The Lipica riding school
The Lipica Stud Farm Riding School provides schooling for horses and riders. The work in all programmes/levels at the Riding School is based on consistent professional and ethical principles.
The beginnings of dressage date back to ancient Greece, where its development began for warfare purposes. Following the decline of ancient Greece, the art of dressage was lost for some time. It began to flourish again in the 16th century, during the Renaissance, with the establishment of mainly Italian riding academies. Emphasis was placed on the harmony between horse and rider, and on schooling based on the natural movement of horses. Dressage as we know it today was brought about by the founding of the Spanish Riding School in Vienna in the 18th century. It is called Spanish because it originally used only Spanish horses. It subsequently switched to Lipizzan horses. The school’s job was to preserve the art of the haute école and to select the best studs.
Schooling is an important part of the life of Lipizzan horses, as it teaches the stallions precise movements, various paces, turns and jumps. Schooling begins at the age of three, and takes from four to five years for stallions. By the age of five, a series of complex evaluations are performed to determine whether the stallion is exceptional or average. Only the best horses are chosen for the haute école, with above-average intelligence and a superbly shaped body, because this is the only way that they will be able to master and perform the higher-level elements of the airs above the ground.
In the first phase, stallions acquire proper carriage, and even and balanced paces. Later, the stallions are ridden, and they have to accept and learn to carry the rider’s weight in a natural posture, improve their balance, and get to know the rider’s aids. The horse becomes light, relaxed, and agile. Work takes place in trot and canter. After about one year of schooling, a selection is performed.
The second year of schooling is focused on exploring and developing the physical and mental characteristics of the horse, and on increasing its endurance, relaxation, suppleness and flexibility. The stallions learn exercises such as turns, circles, figures of eight, turn on the haunches, rein-back, proper transition into canter, and lateral movements. Afterwards, the horses are reassessed for obedience, perceptiveness, development and appearance, and then another selection is made. In the third year of schooling, as the stallions reach about six years of age, the haute école schooling begins. Attention is paid to special paces, turns, and different jumps. Pirouettes, lead changes, piaffes and passages, are polished to perfection.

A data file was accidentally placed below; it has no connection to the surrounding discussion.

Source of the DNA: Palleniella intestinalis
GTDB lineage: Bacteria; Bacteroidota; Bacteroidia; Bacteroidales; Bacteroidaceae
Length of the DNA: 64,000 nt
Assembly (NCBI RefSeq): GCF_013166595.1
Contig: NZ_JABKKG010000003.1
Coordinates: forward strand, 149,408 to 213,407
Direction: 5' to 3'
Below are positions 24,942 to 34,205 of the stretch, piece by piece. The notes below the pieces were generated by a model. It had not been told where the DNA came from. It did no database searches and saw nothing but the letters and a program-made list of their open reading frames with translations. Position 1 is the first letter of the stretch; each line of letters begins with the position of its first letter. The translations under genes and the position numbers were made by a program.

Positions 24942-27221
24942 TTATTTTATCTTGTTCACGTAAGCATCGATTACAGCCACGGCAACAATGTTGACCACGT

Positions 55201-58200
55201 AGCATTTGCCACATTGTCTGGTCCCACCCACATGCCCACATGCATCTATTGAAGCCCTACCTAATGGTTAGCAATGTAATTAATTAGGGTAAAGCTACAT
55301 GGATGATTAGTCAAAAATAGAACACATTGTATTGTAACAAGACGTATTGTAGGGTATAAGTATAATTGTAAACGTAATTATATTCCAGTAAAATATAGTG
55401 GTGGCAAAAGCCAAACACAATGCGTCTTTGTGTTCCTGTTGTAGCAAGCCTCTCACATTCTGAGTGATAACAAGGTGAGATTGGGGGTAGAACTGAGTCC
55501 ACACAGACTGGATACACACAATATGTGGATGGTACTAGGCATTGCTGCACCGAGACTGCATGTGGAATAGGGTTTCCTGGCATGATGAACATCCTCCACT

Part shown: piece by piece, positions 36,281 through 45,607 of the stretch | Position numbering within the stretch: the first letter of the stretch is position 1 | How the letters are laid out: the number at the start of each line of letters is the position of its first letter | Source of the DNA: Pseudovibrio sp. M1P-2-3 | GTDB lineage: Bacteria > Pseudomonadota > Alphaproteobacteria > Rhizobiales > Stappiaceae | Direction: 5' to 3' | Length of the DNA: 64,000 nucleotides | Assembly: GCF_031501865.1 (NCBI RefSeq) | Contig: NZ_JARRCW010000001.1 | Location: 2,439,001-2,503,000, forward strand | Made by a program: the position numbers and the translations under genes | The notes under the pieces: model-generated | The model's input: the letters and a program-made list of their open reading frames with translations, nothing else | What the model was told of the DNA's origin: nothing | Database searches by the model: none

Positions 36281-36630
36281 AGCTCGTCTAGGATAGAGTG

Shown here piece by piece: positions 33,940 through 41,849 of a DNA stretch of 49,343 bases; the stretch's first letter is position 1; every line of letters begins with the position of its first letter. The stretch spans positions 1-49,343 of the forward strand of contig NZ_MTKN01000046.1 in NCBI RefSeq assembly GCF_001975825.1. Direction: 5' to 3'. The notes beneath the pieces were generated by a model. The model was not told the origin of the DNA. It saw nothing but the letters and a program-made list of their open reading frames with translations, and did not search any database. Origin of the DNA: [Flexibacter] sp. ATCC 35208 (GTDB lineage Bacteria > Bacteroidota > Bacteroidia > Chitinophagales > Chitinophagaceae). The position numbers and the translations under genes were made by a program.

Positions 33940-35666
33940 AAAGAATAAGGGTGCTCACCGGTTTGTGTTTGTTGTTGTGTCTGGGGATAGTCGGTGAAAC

In the last year of schooling, as the haute école figures are perfected, schooling in the art of riding on the ground is completed, and schooling in the airs above the ground begins. The levade, courbette, capriole and the pesade, are the hardest elements, and are actually what the Lipizzan horse excels at. This is where the strength, elegance, endurance and intelligence of Lipizzan horses are the most evident.
The work of the Riding School of the Lipica Stud Farm is managed by the main trainer, with assistants, and performed by horse-riding instructors and riders. The main trainer organises and leads the training of individual groups of horses. He participates in the formation and implementation of the programme of regular and additional training of riders and beginner riders, provides mentorship, and supervises work in the Tourist Riding School and the Lipica Equestrian Club.
The Riding School of the Lipica Stud Farm also carries out working ability testing of the Lipizzan horses, as part of the selection process within the Lipizzan horse breeding programme. In 1984, competitors from Lipica competed for the first time at the Los Angeles Olympics, achieving an enviable 10th place as a team. The Lipica team won the gold medal at the Balkan Games in 1987.